Full steam ahead: Ebb’s ocean carbon removal solution is up and running at PNNL-Sequim
At Ebb Carbon, our goal is to remove billions of tons of carbon dioxide from the air while locally reducing ocean acidification. To accomplish this, we have developed an ocean carbon dioxide removal (CDR) system that takes a proven electrochemical technology and applies it to the defining challenge of our time: climate change.
Today, I’m proud to share that Ebb Carbon is operating our first 100 ton ocean CDR system at the DOE’s only marine lab, Pacific Northwest National Lab (PNNL)-Sequim. We are fortunate to work alongside world-leading experts in ocean health, modeling and biogeochemistry from PNNL, the National Oceanic and Atmospheric Administration (NOAA), NOAA’s Pacific Marine Environmental Laboratory (PMEL), and the University of Washington’s Cooperative Institute for Climate, Ocean and Ecosystem Studies (CICOES) and the Salish Sea Modeling Center (SSMC).
Building the scientific foundations for ocean carbon dioxide removal
Ebb will operate our system, which is roughly the size of a shipping container, at PNNL-Sequim’s marine labs lab for at least two years. In the lab, Ebb’s system processes seawater pumped in from Sequim Bay by passing it through a series of membranes. These membranes act like a filter, removing acid from the water. Once the acid is removed, the seawater can absorb additional CO₂ from the air and store it as bicarbonate—a safe and naturally abundant form of carbon storage in the ocean that doesn’t acidify seawater.
With our scientific collaborators, we are undertaking several important investigations. We are running experiments to measure and model how much CO₂ is removed from the air as a result of Ebb’s process. We are developing ocean modeling tools, so scientists can run virtual experiments to better understand how Ebb’s process captures and stores carbon and helps locally mitigate ocean acidification. We are also conducting lab experiments to understand any impacts on local marine biology like oysters and eelgrass epifauna—an important food source for salmon.
The results of this work will be published to help advance the field of ocean CDR, grow awareness and understanding of Ebb’s climate solution, and lay the foundations for a rigorous measurement, reporting and verification (MRV) methodology for Ebb’s ocean CDR solution.
Parallels to the solar industry
The similarities between the state of the ocean carbon dioxide removal industry today and the solar industry in the early 2000s are striking. Many of the technologies that can help us remove carbon dioxide from the air, like electrochemistry, aren’t new; it’s how we’re applying them to CDR and scaling them that’s novel. And just like in the early days of solar, ocean CDR needs expert scientific validators who can help gather and analyze the data that will build trust in, and acceptance of, this climate technology.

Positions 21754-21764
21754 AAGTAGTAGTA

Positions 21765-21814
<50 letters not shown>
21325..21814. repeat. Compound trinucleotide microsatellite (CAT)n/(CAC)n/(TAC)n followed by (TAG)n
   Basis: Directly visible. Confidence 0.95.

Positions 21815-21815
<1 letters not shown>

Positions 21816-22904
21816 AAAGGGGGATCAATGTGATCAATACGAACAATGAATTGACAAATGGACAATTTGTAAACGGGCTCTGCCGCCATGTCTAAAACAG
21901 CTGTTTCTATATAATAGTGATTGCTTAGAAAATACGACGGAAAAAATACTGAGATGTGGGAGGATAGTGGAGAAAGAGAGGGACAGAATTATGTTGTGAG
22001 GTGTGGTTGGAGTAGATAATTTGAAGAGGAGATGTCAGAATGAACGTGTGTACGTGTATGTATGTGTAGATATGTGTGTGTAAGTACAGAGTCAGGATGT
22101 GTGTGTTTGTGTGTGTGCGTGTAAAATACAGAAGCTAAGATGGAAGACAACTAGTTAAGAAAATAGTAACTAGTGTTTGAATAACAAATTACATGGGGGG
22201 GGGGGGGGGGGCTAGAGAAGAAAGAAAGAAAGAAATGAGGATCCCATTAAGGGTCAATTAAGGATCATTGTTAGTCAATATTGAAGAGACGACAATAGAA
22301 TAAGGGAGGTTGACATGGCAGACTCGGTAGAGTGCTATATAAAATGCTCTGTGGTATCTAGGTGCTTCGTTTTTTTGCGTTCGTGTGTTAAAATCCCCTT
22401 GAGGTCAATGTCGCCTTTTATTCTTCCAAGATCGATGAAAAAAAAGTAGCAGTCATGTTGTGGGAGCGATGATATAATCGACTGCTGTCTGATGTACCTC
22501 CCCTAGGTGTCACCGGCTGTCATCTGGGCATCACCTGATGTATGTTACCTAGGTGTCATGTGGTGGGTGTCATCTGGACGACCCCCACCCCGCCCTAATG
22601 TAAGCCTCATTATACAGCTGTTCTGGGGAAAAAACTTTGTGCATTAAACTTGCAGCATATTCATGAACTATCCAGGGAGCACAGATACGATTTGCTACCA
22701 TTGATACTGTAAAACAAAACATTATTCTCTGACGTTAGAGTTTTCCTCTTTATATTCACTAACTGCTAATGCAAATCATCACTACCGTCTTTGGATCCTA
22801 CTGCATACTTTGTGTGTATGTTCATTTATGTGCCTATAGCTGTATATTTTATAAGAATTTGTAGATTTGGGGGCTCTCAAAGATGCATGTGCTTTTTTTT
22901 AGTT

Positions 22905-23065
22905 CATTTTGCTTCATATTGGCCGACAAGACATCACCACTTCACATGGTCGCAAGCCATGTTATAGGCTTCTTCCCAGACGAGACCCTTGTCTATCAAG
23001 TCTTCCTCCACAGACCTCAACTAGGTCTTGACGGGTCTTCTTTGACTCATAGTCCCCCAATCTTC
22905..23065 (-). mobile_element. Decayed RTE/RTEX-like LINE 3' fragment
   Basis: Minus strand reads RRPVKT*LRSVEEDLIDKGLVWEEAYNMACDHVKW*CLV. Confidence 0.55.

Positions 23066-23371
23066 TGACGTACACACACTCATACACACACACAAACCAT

My time in the solar industry started on the eve of the 50th anniversary of the discovery of the silicon photovoltaic cell by Bell Labs in 1954. In those early days, I spent a surprising amount of time side-by-side with scientists at the National Renewable Energy Laboratory (NREL) in Colorado. Together, we were finding answers to the questions I most often heard from investors and customers: would the solar panels perform safely and reliably, day after day in the way we predicted? Would the panels last long enough to pay back the financing required to buy them in the first place?
Solar had never been a mainstream technology, so despite its 50 year history, the industry didn’t tackle the challenge of building broad acceptance and adoption until the 21st century. Meeting this challenge was an investment–and we had to start slow to go fast.
It took time to work with the experts at NREL to gather data, and then share that data to bridge the gaps in understanding between scientists, investors, and energy consumers. All of that deliberate, hard work to drive transparency and trust built the foundations of the solar industry as we know it today. The cost of solar has declined over 90% in the last decade, and by the end of 2020 there were approximately 2.7 million residential solar systems in the U.S.
Advancing Ebb’s climate solution
At Ebb, we are collaborating to advance our climate solution because we know that removing our first tons of CO₂ today in the right way will speed the way to removing billions of tons of CO₂ in the future. By working with national labs and academic partners, we’re anchoring our efforts to deploy safely and effectively in rigorous science.
Our work at PNNL-Sequim is just the beginning. As we work to safely and responsibly remove billions of tons of excess carbon dioxide from the air, we are eager to join forces with scientists, academics, NGOs, and local communities who want to help shape the future of ocean carbon removal. If this sounds like you, we’d love to hear from you.